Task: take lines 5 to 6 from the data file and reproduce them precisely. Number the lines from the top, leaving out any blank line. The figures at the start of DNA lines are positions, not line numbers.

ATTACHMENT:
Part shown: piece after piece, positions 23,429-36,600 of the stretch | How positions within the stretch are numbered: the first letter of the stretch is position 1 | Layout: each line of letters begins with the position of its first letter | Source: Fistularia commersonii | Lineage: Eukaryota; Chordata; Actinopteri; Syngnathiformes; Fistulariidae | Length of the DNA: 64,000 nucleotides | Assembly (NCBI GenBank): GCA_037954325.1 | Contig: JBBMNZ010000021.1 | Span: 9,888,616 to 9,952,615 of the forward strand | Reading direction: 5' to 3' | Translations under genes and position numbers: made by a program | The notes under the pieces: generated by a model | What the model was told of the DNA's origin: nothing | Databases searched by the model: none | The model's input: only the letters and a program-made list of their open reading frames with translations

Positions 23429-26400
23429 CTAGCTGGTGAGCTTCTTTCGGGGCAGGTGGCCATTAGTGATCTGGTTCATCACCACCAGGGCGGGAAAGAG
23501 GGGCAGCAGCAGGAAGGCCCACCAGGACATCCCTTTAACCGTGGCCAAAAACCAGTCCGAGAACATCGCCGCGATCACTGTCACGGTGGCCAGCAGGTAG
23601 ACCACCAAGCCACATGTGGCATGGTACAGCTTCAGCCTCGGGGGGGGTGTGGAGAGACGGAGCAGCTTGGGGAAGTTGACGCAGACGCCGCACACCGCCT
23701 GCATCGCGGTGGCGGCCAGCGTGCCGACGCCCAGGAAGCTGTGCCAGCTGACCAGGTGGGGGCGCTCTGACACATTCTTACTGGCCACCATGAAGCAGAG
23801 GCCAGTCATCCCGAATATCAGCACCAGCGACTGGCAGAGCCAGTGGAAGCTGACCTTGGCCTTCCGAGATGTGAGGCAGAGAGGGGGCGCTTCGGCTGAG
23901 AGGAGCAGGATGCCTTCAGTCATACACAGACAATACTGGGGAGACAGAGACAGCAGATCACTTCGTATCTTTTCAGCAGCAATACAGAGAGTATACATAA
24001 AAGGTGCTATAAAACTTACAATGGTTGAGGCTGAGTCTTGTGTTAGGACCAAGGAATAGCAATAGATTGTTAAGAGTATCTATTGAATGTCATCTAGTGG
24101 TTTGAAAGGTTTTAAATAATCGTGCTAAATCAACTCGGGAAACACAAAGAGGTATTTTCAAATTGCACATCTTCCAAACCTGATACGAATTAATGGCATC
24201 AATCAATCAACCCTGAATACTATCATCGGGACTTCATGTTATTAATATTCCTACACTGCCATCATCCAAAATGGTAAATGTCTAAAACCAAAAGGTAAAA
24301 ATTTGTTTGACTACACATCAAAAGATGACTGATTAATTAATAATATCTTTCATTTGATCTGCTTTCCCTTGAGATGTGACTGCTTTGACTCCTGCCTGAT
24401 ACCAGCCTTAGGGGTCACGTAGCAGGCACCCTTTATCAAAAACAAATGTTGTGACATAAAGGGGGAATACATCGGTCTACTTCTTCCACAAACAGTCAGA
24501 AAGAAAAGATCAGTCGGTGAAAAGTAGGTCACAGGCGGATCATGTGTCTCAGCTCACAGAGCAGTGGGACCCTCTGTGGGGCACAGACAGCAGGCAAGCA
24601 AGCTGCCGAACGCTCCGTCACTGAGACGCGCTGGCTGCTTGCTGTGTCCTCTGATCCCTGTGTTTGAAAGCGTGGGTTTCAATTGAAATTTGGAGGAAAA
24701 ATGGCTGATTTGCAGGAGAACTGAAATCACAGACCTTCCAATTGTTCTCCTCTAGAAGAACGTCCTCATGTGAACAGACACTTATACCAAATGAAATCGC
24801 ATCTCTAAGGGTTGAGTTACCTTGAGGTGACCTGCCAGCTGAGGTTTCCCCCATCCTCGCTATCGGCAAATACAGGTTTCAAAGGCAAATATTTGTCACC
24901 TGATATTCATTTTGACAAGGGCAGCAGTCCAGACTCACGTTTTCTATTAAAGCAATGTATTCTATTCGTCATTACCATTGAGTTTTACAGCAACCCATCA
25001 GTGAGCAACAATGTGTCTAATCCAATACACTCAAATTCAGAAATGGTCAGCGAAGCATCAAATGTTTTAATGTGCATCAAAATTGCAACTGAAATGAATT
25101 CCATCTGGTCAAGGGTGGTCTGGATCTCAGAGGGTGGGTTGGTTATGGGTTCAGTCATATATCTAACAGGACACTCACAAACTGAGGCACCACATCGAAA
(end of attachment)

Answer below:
23601 ACCACCAAGCCACATGTGGCATGGTACAGCTTCAGCCTCGGGGGGGGTGTGGAGAGACGGAGCAGCTTGGGGAAGTTGACGCAGACGCCGCACACCGCCT
23701 GCATCGCGGTGGCGGCCAGCGTGCCGACGCCCAGGAAGCTGTGCCAGCTGACCAGGTGGGGGCGCTCTGACACATTCTTACTGGCCACCATGAAGCAGAG